Poverty reduction plans work: Why isn’t B.C. following the rest of Canada having success with this approach

Thelma Obiakor and Trish Garner, B.C. Poverty Reduction Coalition; Vancouver Sun

We are one of the most generous provinces in Canada in terms of giving to charity. Yet we have had the highest poverty rate in Canada for the last 13 years. Clearly, our generosity can only go so far. It’s time to try a different approach.

In 2002, Quebec set a precedent in Canada when it enacted legislation for a poverty reduction strategy in the province. Heeding to pressure from community groups, the legislation aimed to combat poverty and social exclusion by turning the province into one of the industrialized nations having the least number of persons living in poverty over a 10-year period. Fast-forward to today and Quebec has cut its poverty rate by 25 per cent. Not only is this approach alleviating the financial struggles of many individuals and families, it is also making money for the province. For every dollar Quebec invests in its $7/day child care system, it recoups $1.05 while Ottawa receives a 44-cent windfall.

Following in Quebec’s footsteps, in 2006, Newfoundland and Labrador developed its own unique poverty reduction strategy. Prior to initiation, Newfoundland shared with B.C. the dubious distinction of having one of the highest poverty rates in the country, but after several years, they have become one of the provinces with the lowest poverty rates in the country, with only 5.3 per cent of the population living in poverty.

Some of this is due to economic growth fuelled by oil production and resource development but provincial and federal income support programs have also played a role in reducing poverty. In 2010 (the latest year for which we have these particular statistics), the child poverty rate in Newfoundland and Labrador using only family market income was 25.7 per cent but was reduced to 12.1 per cent through government transfers.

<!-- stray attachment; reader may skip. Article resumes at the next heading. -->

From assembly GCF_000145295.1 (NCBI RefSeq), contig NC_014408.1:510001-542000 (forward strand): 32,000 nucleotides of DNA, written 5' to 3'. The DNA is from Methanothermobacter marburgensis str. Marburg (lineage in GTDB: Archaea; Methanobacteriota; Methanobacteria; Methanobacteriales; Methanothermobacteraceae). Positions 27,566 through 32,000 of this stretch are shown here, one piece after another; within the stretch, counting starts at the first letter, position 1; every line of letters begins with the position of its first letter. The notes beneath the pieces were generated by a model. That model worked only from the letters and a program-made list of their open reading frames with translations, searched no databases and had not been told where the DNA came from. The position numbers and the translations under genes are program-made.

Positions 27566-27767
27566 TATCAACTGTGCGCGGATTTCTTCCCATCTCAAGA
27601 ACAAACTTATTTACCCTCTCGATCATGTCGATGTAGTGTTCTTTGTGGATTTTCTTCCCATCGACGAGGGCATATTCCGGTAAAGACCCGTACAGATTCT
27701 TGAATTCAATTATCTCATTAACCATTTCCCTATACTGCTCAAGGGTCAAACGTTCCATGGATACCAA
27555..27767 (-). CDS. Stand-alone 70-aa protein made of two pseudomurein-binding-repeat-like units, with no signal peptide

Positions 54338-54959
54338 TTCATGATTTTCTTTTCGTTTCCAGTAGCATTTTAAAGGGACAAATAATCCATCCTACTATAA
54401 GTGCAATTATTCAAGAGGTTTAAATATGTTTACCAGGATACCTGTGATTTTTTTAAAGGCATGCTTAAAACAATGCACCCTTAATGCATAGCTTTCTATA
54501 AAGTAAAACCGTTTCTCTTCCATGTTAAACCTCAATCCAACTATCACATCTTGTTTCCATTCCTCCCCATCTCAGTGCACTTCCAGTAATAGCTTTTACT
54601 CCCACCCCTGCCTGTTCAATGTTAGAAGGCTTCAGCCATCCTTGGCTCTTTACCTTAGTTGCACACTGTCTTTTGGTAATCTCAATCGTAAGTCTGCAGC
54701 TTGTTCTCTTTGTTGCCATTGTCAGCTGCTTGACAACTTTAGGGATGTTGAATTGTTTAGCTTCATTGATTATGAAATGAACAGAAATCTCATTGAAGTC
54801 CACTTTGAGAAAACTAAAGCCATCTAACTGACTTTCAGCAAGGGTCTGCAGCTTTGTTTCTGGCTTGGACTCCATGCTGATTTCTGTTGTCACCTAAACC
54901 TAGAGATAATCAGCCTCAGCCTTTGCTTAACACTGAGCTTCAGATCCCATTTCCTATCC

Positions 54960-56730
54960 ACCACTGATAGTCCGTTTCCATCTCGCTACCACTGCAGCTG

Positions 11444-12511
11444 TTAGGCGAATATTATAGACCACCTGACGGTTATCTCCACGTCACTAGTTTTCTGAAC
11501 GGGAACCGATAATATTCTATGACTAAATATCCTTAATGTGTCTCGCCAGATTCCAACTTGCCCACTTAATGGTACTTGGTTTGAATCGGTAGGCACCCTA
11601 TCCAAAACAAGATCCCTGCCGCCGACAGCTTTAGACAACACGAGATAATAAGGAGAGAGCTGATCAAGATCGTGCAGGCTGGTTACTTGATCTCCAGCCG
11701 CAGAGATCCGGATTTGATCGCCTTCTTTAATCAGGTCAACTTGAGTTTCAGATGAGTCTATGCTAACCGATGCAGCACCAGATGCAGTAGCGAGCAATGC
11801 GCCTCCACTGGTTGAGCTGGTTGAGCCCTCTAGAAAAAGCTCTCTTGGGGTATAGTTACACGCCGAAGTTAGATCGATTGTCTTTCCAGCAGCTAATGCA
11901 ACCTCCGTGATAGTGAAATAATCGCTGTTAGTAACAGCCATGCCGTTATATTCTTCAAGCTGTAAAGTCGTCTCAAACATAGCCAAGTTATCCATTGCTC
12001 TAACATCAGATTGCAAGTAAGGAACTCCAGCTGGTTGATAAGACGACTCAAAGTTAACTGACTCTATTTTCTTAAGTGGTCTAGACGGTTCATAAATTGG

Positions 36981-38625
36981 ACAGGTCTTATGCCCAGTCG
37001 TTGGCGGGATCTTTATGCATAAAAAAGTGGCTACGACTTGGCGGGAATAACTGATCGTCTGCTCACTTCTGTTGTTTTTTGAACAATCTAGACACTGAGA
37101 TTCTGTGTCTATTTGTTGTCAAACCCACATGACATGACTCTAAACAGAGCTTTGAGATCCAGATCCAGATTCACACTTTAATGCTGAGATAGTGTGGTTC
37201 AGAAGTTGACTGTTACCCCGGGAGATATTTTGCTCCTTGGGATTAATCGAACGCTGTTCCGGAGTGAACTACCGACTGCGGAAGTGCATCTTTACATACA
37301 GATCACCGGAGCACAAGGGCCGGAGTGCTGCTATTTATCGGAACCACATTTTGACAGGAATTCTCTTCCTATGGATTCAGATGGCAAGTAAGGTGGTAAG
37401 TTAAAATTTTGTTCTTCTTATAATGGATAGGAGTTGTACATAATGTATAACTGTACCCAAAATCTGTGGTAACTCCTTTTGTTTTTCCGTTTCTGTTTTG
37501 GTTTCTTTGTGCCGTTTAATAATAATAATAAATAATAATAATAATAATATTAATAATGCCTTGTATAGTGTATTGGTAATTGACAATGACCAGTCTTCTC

Looking beyond all the numbers and statistics, a successful poverty reduction strategy is one that makes actual real life improvements in people’s lives. Consider Dawn Marie Harriott, a single mother and resident of Ontario who lost everything when she fled an abusive spouse in 2005. As of 2006, she was on welfare and living in a rooming house. Five years later, she was earning $45,000 and living in a spacious basement apartment. She attributes getting out of poverty to the social support provided to her as part of Ontario’s poverty reduction strategy, such as the increase in the minimum wage in 2010 and the introduction of a child benefit of up to $1,100 a year.

Admittedly, B.C.’s minimum wage was increased last year and now matches Ontario’s at $10.25/hour. This was enough to lift a worker over the poverty line in 2010 when Ontario introduced their increase, but in 2012 when B.C. implemented its raise, it was not. Ontario is currently reviewing its minimum wage legislation while the B.C. government has made no moves to do the same.

Quebec, Newfoundland and Labrador, and Ontario are not alone in their fight to tackle poverty directly through a comprehensive, long-term approach. All but two provinces in Canada, (B.C. and Saskatchewan), now have poverty reduction plans or are in the process of developing them. The examples here highlight the fact that poverty reduction plans that include targets and timelines, and a coordinated set of policies, have been shown to deliver results in the Canadian provinces where they have been implemented.

Our province boasts to have one of the fastest growing economies in Canada but is still home to almost half a million people who live below the poverty line. It is evident that, while economic growth is an important factor in reducing poverty, the quality of the growth is more significant than the quantity.

The government’s Jobs Plan is simply not enough to address this. The story of poverty in B.C. is largely about working poverty. Most poor people already have a job in the paid labour force, and almost half the poor children in B.C. live in families with at least one parent working full-time, full-year. The B.C. government needs to step up with a comprehensive poverty reduction plan to boost social support and to promote inclusive and sustainable growth that enhances opportunities for all….

For more information, please visit: http://bcpovertyreduction.ca